As with any point & click adventure, the plot is paramount, and The Raven has no shortcomings in this section. After a wonderful opening cinematic introduces the sly burglar amid a daring heist in a London Museum, the action moves to the Orient Express as it hurtles across 1960’s Europe. Bound for Venice, where a cruise ships awaits to take passengers to Cairo, the carriages are filled with interesting characters, all unique and intriguing in their own way.
Players take control of one particular voyager, a Jakob Anton Zellner, a Swiss constable, advanced in years but still quite full of spirit and yearning for adventure. Jakob however is tasked with assisting Legrand, a famous French Inspector, in his transportation of the Eye of the Sphinx to an exhibition in Cairo. The stakes are fairly high as this precious jewel is all that remains of a pair (the fate of the other depicted in the intro movie), and there are fears that the newly-returned Raven may strike again to complete the set. The latter half of the game takes place aboard the S.S. Lydia as it sets sail for the Cairo exhibition.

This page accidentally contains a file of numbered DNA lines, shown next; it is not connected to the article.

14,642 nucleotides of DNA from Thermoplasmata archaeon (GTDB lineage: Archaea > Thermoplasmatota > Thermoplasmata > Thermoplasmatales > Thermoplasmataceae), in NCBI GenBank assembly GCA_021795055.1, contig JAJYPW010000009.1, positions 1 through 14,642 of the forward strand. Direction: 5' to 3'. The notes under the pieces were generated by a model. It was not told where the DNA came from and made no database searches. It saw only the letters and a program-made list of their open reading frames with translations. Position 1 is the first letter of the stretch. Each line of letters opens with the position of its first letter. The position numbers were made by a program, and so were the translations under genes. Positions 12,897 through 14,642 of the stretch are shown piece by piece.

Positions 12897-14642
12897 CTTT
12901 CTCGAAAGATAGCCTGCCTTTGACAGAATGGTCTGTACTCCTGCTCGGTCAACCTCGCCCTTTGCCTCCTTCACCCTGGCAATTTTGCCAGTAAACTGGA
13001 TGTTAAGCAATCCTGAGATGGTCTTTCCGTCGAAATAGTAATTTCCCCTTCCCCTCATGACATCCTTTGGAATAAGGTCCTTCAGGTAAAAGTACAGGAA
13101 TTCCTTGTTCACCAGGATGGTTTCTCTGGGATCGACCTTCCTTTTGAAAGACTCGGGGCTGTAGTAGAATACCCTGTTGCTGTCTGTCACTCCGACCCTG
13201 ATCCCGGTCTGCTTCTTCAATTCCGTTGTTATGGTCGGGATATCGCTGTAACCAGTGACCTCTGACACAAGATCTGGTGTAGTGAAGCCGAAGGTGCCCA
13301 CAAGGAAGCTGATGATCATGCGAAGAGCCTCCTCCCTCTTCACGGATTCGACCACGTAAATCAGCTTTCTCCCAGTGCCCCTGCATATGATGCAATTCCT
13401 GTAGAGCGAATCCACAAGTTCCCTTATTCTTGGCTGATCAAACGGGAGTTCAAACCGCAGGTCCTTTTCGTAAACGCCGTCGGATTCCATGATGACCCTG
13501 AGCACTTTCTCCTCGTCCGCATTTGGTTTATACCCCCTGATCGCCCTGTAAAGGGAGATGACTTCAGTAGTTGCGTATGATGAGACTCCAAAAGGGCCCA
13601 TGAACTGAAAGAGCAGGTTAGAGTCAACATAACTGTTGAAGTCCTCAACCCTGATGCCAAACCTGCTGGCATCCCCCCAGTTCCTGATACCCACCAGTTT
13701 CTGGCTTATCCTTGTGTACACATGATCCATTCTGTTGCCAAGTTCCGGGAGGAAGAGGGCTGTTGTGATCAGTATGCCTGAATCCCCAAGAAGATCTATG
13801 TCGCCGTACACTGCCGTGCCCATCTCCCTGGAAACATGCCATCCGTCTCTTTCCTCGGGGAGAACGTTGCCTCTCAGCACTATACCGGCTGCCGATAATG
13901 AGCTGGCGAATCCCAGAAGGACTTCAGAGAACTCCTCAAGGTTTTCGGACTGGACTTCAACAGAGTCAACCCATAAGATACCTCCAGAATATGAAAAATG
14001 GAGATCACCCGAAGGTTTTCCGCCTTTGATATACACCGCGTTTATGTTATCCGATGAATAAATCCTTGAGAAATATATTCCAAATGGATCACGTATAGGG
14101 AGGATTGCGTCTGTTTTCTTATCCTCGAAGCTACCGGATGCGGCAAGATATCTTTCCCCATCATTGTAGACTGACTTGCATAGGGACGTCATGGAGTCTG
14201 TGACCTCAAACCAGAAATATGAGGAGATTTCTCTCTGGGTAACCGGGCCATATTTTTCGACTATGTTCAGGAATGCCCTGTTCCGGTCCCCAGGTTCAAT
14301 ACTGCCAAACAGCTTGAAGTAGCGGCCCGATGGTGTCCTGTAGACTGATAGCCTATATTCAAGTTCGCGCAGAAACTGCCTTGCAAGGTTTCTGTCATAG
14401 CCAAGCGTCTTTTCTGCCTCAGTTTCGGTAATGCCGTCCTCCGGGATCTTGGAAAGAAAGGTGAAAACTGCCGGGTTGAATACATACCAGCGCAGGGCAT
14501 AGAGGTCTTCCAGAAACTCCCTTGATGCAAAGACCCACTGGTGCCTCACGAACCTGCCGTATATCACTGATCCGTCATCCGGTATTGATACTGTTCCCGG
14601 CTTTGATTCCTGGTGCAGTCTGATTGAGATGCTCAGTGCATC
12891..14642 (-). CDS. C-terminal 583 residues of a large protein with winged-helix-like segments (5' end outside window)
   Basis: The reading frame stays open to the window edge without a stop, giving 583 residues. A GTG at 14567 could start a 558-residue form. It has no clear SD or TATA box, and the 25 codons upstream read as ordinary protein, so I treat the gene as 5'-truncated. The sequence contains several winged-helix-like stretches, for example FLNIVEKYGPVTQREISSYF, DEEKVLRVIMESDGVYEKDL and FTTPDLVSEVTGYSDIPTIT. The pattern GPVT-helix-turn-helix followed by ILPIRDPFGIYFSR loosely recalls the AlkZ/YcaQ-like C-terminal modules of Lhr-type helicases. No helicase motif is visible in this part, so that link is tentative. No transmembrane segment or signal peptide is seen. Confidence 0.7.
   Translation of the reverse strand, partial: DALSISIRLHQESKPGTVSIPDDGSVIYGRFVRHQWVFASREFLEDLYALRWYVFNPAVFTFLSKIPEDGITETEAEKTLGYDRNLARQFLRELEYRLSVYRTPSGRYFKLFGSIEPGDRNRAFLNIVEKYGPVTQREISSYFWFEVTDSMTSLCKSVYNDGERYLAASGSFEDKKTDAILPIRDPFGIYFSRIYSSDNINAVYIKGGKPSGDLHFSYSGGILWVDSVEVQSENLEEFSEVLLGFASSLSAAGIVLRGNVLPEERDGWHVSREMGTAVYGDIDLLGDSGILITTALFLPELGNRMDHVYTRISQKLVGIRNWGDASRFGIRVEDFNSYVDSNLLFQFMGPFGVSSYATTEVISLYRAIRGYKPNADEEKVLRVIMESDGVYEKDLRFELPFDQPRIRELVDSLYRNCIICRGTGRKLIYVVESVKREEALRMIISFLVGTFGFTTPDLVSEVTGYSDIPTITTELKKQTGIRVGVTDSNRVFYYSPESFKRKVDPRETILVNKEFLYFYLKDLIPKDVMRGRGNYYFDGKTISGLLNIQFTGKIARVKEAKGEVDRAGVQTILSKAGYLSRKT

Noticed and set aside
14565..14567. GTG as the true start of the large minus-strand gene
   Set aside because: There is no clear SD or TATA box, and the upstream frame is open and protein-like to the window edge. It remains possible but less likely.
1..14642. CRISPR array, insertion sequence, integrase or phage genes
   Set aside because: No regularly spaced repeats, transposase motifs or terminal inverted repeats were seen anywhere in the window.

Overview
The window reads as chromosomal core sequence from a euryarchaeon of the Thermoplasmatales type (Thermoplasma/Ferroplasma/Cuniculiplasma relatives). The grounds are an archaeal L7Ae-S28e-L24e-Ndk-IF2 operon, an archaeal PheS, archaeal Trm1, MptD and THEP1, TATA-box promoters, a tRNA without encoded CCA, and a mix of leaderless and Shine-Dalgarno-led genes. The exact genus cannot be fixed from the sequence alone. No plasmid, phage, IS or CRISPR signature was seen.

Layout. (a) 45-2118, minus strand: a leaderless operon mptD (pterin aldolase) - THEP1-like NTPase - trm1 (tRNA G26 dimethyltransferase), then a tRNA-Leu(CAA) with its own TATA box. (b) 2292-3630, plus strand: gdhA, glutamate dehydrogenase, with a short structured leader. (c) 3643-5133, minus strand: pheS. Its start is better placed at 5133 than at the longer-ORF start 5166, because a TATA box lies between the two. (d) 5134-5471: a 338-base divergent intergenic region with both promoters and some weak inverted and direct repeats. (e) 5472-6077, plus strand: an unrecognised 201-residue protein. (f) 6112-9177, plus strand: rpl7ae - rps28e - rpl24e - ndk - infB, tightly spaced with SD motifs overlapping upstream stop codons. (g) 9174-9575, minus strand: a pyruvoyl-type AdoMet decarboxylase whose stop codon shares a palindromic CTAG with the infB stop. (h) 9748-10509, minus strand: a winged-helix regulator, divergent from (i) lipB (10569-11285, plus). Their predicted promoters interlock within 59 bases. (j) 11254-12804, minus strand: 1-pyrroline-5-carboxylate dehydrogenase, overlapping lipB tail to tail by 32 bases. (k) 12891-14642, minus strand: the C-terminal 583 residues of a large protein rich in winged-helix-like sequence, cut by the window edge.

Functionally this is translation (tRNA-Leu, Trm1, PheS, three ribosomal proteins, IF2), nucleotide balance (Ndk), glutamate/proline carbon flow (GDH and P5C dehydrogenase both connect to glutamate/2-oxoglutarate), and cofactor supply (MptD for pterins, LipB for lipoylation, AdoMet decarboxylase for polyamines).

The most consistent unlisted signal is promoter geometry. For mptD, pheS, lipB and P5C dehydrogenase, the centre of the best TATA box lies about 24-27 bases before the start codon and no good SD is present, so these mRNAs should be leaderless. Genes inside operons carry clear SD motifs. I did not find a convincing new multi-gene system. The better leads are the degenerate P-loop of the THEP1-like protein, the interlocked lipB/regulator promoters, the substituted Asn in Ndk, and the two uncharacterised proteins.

Much of the plot is revealed through conversations with other passengers and there are plenty of additional details that really flesh out the narrative. A rich and quite intricate world is painted through the dialogue and the more you converse with NPC’s, the more you learn about their backstories and your own. Jakob is a wonderful character, well-formed and extremely likable, eager to prove his worth at his old age both to the younger Inspector Legrand and, more importantly, to himself. There is a deep sadness to the man too, just beneath the surface, as he begins to realize that this is perhaps his last hurrah. The cast is relatively small in this first of three planned chapters, but allows much more attention to be paid to their development within in the story and the exploration of their motivations.